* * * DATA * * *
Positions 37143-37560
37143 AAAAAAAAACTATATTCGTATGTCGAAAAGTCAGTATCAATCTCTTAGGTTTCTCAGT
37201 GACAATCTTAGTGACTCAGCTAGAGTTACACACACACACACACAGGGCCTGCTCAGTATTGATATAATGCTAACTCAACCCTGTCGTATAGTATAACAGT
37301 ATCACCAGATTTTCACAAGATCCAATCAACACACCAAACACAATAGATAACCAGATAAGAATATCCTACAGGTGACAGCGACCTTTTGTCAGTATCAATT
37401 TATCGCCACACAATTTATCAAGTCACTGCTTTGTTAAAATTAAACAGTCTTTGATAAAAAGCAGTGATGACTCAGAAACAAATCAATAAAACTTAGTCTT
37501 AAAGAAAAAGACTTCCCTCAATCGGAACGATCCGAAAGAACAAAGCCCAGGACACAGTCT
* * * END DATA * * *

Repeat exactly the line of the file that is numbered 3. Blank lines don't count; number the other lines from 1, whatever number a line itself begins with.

37201 GACAATCTTAGTGACTCAGCTAGAGTTACACACACACACACACAGGGCCTGCTCAGTATTGATATAATGCTAACTCAACCCTGTCGTATAGTATAACAGT